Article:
Clappers became popular due to their versatility and ability to produce distinct rhythmic patterns, enhancing the overall sound of Ghanaian music, including traditional drumming ensembles, highlife music, and contemporary genres like hiplife and afro-beats.

Groups have since adopted the use of these clappers in their performances including the Elikem Jama Group in Fodome, in the Municipality of the and the Attitogon Union-Ghana Group in .

While the Attitogon Union-Ghana Group in Accra uses wooden sticks to create the ‘modernised' rhythms, the Elikem Jama Group in Fodome uses bamboo sticks as their clappers.

Mr Kodzo Lavanyo, the General Secretary, Attitogon Union-Ghana speaking to the (GNA) disclosed that the wooden sticks were adopted because they created louder sounds than the hand could create.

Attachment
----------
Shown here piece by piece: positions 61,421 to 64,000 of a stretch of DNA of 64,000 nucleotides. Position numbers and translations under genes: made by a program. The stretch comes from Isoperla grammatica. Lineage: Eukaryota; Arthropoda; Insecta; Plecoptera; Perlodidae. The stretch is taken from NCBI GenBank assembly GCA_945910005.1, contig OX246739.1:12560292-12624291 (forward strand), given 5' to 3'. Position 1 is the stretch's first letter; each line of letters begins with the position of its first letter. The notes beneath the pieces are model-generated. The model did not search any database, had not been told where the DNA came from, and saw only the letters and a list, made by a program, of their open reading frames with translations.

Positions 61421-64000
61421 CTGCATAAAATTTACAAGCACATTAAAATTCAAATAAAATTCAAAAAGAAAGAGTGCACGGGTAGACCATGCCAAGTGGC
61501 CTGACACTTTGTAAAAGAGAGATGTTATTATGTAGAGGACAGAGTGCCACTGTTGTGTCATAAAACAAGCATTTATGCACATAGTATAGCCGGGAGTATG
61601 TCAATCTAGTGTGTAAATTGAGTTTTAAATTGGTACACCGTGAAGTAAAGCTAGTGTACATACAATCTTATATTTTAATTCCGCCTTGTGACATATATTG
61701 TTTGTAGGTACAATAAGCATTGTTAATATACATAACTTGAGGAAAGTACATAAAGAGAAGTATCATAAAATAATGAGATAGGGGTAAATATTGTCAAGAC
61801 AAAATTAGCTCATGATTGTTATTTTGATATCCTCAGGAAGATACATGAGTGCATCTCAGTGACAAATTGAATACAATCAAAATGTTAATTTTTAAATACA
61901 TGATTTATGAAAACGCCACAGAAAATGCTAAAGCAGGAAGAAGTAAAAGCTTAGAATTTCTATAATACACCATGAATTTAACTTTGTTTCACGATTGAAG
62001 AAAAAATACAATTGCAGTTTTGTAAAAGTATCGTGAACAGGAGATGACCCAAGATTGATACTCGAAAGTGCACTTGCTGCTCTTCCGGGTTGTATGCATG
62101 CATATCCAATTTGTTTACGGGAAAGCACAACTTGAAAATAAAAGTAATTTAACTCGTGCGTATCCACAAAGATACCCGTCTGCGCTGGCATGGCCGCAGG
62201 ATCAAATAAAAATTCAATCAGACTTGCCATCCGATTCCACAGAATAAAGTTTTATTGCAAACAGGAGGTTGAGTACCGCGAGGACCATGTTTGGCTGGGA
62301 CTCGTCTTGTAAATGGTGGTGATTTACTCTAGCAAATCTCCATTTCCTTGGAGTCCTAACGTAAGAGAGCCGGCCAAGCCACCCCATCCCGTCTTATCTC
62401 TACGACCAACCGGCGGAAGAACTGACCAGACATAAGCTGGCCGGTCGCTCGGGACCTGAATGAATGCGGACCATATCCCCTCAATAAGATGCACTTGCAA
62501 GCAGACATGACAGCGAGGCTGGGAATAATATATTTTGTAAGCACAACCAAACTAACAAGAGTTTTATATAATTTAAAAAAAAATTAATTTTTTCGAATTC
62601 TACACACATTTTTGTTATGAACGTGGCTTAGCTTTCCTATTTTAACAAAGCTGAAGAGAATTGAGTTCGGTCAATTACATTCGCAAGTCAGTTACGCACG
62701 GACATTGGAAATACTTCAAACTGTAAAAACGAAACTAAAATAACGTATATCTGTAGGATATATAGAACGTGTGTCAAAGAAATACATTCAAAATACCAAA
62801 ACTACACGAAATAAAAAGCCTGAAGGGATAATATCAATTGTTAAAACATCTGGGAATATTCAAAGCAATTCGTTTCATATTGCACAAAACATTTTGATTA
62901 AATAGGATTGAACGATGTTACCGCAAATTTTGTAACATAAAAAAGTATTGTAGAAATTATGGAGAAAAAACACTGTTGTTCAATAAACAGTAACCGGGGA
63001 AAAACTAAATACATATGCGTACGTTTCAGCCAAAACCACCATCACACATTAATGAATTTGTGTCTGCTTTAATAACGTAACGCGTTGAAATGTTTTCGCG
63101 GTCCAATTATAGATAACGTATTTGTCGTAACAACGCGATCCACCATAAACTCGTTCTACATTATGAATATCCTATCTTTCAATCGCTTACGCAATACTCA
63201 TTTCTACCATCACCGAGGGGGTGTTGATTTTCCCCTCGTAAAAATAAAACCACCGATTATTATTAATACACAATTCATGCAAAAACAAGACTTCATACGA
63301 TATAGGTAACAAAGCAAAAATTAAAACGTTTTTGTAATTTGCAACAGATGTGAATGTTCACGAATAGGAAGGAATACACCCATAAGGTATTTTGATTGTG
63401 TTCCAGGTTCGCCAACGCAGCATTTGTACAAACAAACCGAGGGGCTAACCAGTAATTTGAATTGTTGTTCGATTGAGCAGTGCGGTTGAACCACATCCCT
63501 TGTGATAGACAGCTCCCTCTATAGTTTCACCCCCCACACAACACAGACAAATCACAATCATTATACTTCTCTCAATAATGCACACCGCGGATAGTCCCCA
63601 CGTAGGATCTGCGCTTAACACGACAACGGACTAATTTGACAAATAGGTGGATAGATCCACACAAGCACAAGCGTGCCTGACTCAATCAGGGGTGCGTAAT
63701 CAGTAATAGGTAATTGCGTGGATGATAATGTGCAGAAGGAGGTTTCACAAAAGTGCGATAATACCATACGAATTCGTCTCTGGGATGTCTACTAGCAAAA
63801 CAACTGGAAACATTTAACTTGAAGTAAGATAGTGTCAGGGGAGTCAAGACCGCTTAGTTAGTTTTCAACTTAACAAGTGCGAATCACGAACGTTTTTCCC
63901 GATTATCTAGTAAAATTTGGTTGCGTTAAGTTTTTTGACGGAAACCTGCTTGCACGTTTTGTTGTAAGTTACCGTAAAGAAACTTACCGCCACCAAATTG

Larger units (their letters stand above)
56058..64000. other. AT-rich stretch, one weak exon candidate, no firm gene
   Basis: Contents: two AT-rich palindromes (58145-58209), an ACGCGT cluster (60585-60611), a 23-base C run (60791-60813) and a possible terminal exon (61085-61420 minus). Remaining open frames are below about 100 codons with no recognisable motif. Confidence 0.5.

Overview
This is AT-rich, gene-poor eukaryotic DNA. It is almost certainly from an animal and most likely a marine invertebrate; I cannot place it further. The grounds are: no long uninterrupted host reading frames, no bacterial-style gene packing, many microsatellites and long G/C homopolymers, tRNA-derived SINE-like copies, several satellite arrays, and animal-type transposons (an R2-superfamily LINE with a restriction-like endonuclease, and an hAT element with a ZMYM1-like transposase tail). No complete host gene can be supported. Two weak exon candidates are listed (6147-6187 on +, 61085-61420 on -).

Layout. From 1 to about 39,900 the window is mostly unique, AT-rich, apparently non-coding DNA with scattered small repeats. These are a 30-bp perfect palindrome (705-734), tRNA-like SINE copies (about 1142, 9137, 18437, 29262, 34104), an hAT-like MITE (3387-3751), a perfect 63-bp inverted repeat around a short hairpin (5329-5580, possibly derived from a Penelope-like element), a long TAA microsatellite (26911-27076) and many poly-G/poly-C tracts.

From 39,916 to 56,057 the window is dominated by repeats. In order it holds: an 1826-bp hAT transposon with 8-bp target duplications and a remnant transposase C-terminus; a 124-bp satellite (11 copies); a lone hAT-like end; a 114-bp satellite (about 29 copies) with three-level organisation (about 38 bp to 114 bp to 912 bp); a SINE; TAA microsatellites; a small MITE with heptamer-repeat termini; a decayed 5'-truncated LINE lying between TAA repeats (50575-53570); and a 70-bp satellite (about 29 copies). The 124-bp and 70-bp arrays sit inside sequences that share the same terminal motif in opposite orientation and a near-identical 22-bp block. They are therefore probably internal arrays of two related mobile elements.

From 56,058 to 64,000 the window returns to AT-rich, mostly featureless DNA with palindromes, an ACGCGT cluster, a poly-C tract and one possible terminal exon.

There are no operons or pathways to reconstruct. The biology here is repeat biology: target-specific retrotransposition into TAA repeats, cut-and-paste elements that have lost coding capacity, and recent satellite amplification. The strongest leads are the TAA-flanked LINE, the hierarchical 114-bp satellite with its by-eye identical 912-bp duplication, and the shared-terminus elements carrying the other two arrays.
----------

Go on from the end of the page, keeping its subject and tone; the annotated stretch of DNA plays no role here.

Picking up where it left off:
He said the sticks also prevented pain and fatigue since their use was comfortable to their members while they were performing.
Mr Emmanuel Mawuli Akatse, Leader of the Elikem Jama Group on the other hand revealed that using the bamboo sticks created a loud sound without exerting much pressure from them.

He said during one of their performances, some foreigners thrilled without the use of the bamboo sticks demanded some of the sticks as souvenirs to show to colleagues since it was their first-time, they came across such ‘innovation.'

Health Benefits of Clapping

The stipulated that clapping plays a key role in curing heart and lung-related problems like asthma, provides relief from back, neck and joint pain and gives relief from gout.